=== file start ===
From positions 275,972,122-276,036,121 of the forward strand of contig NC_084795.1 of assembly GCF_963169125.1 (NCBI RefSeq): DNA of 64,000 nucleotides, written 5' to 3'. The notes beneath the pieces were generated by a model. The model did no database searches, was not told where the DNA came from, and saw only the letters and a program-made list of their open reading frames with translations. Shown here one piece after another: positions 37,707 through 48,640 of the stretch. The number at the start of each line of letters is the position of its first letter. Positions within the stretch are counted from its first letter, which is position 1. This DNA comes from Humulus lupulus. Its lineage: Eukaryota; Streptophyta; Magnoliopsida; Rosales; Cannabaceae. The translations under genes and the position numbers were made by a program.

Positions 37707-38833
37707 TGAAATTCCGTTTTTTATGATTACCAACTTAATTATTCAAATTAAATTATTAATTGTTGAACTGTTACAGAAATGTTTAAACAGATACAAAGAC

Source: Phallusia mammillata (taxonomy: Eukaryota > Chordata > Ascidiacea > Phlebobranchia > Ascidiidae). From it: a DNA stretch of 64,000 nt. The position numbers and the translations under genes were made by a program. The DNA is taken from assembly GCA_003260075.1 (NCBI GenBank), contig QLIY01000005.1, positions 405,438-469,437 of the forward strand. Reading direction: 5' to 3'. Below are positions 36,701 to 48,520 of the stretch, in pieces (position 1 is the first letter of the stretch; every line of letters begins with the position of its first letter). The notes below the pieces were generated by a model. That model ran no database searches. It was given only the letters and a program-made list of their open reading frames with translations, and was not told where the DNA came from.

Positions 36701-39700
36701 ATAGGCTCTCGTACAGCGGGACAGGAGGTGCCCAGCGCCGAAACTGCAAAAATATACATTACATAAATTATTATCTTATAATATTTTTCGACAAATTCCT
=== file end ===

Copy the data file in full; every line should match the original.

From positions 275,972,122-276,036,121 of the forward strand of contig NC_084795.1 of assembly GCF_963169125.1 (NCBI RefSeq): DNA of 64,000 nucleotides, written 5' to 3'. The notes beneath the pieces were generated by a model. The model did no database searches, was not told where the DNA came from, and saw only the letters and a program-made list of their open reading frames with translations. Shown here one piece after another: positions 37,707 through 48,640 of the stretch. The number at the start of each line of letters is the position of its first letter. Positions within the stretch are counted from its first letter, which is position 1. This DNA comes from Humulus lupulus. Its lineage: Eukaryota; Streptophyta; Magnoliopsida; Rosales; Cannabaceae. The translations under genes and the position numbers were made by a program.

Positions 37707-38833
37707 TGAAATTCCGTTTTTTATGATTACCAACTTAATTATTCAAATTAAATTATTAATTGTTGAACTGTTACAGAAATGTTTAAACAGATACAAAGAC

Source: Phallusia mammillata (taxonomy: Eukaryota > Chordata > Ascidiacea > Phlebobranchia > Ascidiidae). From it: a DNA stretch of 64,000 nt. The position numbers and the translations under genes were made by a program. The DNA is taken from assembly GCA_003260075.1 (NCBI GenBank), contig QLIY01000005.1, positions 405,438-469,437 of the forward strand. Reading direction: 5' to 3'. Below are positions 36,701 to 48,520 of the stretch, in pieces (position 1 is the first letter of the stretch; every line of letters begins with the position of its first letter). The notes below the pieces were generated by a model. That model ran no database searches. It was given only the letters and a program-made list of their open reading frames with translations, and was not told where the DNA came from.

Positions 36701-39700
36701 ATAGGCTCTCGTACAGCGGGACAGGAGGTGCCCAGCGCCGAAACTGCAAAAATATACATTACATAAATTATTATCTTATAATATTTTTCGACAAATTCCT